There’s Alpha in Your (Right) Brain
Modern investing is a numbers game, an analysis game, an equations and computers and data game. And so when CNBC reports that alpha is at a three-decade low, it may feel natural to go back and look at your own numbers and ask yourself what’s wrong with them. What new data can you integrate to deliver alpha to your clients, or how can you improve your statistical analyses to exceed your benchmark? It’s a comfortable approach, but according to Jason Voss, CFA, it’s a hare-brained approach — or at least a half-brained approach.
Taking the stage in Mumbai at the India Investment Conference last week, Voss advocated a whole-brain approach to seeking alpha, one that integrates not only the traditional left-brain investment skills (technical analysis, mathematical prowess, logical reasoning), but also the often ignored right-brain skills (intuition, creativity, nonlinear understanding). “The right brain is important,” Voss says, “because there is no such thing as a future fact.” You’ll need intuition, creativity, and wisdom — which he defines as “the degree to which your awareness or consciousness is in accord with reality” — to make the leap from historical facts to future predictions. In fact, he says that modern alpha exists almost entirely in the space of right-brain skills because nobody’s using them.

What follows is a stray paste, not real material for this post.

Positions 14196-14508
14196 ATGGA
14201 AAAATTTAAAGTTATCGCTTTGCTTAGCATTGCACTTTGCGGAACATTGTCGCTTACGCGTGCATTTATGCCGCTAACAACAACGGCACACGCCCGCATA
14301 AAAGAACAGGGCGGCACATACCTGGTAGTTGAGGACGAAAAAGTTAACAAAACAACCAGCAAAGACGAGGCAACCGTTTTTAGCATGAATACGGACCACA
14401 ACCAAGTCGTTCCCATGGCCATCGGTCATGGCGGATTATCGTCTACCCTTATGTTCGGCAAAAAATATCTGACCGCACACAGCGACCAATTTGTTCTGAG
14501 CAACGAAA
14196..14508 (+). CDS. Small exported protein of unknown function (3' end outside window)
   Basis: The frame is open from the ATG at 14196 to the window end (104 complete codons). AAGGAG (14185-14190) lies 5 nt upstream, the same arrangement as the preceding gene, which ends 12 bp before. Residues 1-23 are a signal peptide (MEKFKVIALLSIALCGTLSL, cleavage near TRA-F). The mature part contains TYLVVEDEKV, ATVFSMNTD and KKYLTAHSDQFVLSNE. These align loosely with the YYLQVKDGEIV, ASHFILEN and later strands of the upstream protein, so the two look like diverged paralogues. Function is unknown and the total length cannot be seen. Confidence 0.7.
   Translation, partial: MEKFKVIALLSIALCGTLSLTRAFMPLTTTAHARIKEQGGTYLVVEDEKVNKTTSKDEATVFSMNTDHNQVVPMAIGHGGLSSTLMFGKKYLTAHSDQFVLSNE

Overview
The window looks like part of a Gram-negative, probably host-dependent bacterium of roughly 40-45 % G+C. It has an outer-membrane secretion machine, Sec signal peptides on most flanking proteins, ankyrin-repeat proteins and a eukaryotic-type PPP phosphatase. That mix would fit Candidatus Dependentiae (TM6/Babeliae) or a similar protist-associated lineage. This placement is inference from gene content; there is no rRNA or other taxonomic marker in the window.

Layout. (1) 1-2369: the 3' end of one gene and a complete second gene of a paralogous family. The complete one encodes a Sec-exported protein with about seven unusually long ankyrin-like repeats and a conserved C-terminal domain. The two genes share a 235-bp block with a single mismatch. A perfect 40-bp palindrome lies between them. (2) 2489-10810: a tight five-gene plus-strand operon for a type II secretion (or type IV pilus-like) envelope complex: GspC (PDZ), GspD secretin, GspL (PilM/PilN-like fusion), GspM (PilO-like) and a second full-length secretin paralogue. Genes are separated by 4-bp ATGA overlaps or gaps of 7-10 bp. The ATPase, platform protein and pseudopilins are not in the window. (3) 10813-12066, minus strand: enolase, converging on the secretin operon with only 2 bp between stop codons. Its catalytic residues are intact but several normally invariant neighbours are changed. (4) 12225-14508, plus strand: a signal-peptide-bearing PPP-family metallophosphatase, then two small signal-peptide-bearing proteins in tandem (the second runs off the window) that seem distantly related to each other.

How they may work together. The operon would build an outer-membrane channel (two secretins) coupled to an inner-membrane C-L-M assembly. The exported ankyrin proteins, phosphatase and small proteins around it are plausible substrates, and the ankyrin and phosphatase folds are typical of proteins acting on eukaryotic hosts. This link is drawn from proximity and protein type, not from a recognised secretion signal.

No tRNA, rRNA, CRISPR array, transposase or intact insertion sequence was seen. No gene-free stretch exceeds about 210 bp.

Voss’s argument is very much in line with the cultural explosion of mindfulness, meditation, and reflection that we saw in 2014. As the world’s yogis, dancers, and outdoor enthusiasts encouraged us to step away to look for calm, so did Voss encourage stepping away to look for alpha. He touts the benefits of meditation: It puts you more in touch with your right brain, but studies also show that it decreases stress, increases creativity, and encourages ethical behavior. What’s not to like, especially if you’re a CFA charterholder?
He closes with a shortcut to a meditative state, one that, rather appropriately, activates alpha brain waves. He tells the audience to “remember awe,” to try to remember what it felt like the last time they were awe-struck. Neuroscience tells us that this generates alpha brain waves, and Voss says that you’ll be better at problem-solving as a result.
A brief theory of the mind, some insights from Daniel Kahneman’s Thinking, Fast and Slow, and lessons from the Dalai Lama — it’s all there in Voss’s talk.
If you’re interested in meditation, join the LinkedIn CFA Inititute Members Meditation Group [Note: you must be a Member of CFA Institute to join].
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All posts are the opinion of the author. As such, they should not be construed as investment advice, nor do the opinions expressed necessarily reflect the views of CFA Institute or the author’s employer.
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